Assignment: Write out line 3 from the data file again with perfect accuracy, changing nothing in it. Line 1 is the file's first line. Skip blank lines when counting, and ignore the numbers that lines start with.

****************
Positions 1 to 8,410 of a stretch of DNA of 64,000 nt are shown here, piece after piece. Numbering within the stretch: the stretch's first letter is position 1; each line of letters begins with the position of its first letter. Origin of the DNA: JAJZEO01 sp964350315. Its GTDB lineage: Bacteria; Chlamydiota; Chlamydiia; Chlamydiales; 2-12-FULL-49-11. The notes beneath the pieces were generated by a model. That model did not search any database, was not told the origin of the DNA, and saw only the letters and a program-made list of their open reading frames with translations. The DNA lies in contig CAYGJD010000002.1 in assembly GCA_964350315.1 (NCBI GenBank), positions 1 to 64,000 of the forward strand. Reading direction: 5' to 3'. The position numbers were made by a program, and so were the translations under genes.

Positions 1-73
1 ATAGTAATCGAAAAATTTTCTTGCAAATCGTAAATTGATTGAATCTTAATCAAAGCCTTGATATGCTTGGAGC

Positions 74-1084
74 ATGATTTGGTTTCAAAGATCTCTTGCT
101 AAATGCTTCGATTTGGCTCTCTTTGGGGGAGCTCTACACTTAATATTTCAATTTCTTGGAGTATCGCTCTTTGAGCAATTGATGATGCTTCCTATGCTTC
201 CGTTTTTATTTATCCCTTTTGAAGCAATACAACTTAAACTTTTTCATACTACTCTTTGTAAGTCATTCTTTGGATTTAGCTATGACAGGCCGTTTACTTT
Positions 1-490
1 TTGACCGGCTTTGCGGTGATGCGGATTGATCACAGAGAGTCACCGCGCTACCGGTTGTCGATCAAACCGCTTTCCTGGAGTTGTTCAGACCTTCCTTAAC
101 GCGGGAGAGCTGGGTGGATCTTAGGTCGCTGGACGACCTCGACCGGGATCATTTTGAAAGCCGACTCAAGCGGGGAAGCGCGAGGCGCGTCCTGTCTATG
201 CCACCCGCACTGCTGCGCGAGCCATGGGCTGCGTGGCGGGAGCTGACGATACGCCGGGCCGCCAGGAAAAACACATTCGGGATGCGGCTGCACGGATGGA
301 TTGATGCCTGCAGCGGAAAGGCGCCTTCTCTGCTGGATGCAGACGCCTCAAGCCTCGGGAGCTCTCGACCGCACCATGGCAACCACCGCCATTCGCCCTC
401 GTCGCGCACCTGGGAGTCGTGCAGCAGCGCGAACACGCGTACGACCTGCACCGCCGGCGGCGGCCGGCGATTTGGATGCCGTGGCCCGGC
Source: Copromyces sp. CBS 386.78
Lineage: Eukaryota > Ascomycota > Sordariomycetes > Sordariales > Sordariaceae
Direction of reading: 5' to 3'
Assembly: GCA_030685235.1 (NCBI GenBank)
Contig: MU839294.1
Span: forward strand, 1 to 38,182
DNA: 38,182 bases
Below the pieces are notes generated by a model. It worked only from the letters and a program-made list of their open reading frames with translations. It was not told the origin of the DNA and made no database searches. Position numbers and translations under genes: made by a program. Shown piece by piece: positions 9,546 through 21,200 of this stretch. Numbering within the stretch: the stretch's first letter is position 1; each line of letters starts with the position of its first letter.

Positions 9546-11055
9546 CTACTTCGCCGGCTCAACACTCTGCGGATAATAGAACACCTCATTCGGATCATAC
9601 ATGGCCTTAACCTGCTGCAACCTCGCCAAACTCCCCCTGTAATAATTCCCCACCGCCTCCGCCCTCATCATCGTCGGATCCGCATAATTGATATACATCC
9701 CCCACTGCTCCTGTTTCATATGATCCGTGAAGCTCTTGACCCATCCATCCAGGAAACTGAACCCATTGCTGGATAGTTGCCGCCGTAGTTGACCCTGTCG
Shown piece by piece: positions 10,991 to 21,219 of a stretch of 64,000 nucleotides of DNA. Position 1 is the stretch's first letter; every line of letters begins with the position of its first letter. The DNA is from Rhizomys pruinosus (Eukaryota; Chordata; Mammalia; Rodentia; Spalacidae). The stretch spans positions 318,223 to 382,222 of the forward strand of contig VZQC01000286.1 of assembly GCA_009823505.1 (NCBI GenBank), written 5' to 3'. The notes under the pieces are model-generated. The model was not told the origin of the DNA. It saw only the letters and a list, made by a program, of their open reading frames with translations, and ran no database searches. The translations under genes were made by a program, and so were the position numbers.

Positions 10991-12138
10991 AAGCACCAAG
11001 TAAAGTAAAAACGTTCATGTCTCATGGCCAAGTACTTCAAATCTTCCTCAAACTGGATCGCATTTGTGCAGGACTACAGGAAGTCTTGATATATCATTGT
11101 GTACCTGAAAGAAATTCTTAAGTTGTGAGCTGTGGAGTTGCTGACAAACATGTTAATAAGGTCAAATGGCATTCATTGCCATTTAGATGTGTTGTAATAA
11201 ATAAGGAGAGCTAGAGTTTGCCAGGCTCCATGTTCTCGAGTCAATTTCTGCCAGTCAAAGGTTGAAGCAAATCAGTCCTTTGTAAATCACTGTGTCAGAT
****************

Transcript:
1 ATAGTAATCGAAAAATTTTCTTGCAAATCGTAAATTGATTGAATCTTAATCAAAGCCTTGATATGCTTGGAGC